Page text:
Article: Trophic group and evolution in bivalve molluscs
Jeffrey S. Levinton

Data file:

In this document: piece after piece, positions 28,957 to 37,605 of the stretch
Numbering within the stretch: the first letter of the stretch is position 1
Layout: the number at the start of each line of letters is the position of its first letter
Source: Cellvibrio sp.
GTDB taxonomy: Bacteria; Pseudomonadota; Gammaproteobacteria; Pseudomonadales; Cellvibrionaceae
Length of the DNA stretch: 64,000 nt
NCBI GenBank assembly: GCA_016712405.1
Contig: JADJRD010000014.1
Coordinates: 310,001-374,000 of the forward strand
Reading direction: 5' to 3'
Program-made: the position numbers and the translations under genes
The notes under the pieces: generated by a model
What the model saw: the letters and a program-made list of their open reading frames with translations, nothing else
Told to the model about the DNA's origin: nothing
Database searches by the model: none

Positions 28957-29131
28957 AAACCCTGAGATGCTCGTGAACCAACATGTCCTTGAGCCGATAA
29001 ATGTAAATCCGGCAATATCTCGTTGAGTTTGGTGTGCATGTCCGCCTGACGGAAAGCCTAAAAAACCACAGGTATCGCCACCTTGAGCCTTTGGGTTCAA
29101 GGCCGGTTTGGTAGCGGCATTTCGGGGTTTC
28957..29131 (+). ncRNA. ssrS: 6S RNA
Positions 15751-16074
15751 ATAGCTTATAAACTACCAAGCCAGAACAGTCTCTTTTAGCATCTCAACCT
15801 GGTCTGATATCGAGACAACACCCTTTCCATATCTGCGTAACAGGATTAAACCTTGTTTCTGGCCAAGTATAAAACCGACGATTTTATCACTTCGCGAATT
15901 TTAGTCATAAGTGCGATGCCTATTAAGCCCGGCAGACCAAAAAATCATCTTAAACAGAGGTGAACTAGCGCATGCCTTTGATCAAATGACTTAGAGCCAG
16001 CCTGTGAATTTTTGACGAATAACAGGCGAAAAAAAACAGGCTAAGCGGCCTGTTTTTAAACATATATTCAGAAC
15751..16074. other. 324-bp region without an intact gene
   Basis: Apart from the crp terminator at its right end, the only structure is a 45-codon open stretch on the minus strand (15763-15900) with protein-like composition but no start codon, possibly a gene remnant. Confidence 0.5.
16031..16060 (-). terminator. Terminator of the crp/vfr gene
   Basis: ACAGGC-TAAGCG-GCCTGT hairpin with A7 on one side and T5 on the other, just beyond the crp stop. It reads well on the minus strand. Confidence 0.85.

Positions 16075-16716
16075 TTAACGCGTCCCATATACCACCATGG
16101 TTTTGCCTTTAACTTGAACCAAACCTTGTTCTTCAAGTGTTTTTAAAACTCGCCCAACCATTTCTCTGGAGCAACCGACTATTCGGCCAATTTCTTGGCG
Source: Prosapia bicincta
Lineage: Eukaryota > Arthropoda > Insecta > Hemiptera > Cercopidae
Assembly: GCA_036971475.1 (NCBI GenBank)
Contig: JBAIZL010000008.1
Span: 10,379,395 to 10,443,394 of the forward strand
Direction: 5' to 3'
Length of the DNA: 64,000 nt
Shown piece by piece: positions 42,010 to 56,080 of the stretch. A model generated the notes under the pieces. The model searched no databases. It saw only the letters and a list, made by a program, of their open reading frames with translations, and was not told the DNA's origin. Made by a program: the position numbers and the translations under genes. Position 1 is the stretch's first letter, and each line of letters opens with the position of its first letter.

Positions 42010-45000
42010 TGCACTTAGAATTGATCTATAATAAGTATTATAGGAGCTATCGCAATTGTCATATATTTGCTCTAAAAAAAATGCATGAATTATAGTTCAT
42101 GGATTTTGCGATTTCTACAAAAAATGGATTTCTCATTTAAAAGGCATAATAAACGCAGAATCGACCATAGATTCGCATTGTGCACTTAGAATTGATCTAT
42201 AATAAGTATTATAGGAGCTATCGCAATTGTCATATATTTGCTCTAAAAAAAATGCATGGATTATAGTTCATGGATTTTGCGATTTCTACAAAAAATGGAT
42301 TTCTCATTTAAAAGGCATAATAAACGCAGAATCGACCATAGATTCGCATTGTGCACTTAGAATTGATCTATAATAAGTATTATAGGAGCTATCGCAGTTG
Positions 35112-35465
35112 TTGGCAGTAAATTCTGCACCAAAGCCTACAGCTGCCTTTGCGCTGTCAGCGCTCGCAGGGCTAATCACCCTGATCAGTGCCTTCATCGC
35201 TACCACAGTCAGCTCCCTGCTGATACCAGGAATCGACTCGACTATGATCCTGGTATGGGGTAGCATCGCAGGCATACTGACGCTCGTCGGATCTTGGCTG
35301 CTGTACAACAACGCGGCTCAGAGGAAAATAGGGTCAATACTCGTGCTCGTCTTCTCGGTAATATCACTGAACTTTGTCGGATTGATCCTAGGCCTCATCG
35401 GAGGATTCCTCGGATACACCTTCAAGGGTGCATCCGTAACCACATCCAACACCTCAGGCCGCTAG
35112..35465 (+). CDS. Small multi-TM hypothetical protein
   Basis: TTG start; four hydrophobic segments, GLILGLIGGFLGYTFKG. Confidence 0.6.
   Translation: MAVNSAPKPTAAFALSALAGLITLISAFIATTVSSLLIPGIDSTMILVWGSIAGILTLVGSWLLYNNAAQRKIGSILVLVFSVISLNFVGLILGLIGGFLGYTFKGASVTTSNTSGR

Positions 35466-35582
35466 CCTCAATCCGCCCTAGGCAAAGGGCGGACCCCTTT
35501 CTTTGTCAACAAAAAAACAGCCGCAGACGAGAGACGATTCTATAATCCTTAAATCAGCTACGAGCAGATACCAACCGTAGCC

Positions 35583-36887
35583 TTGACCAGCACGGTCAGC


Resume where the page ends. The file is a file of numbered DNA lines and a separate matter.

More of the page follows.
Deposit-feeding marine benthic invertebrates ingest sediments and feed principally upon bacteria, whereas suspension-feeders feed mainly upon phytoplankton. This distinction is important because the predictability of phytoplankton is less than that of within-sediment bacteria. As a result, suspension-feeding populations fluctuate more than deposit-feeding populations. Possible consequences of these differences include: (I) The evolutionary turnover of deposit-feeding groups should be less than that of suspension-feeders, (2) Being more subject to environmental perturbations, the longevity of suspension-feeding genera should be less than that of deposit-feeding genera, and (3) trophic structure of deposit-feeding communities should be conservative, with few changes in trophic structure since the early development of the adaptive zone. Preliminary evidence from the fossil record supports these predictions. (i) Bretsky's interpretation of Palaeozoic community evolution, as being the result of nearshore-offshore differences in environmental predictability can be shown to be strongly influenced by trophic group, (ii) If survivorship curves are constructed for genera of bivalve superfamilies, the following mortality rates obtain for genera: Nuculoida (deposit-feeder)— 0.8%/million years, Pectinacea (suspension-feeder) — 12%/my, Pteriacea (suspension-feeder)— 1.5%/my, Veneracea (suspension-feeder) — 1.5%/my. Clearly suspension-feeding bivalve genera were shorter-lived, (iii) Finally, Levinton and Bambach have shown a similarity in the ecology of Silurian and Recent deposit-feeding bivalve mollusc communities.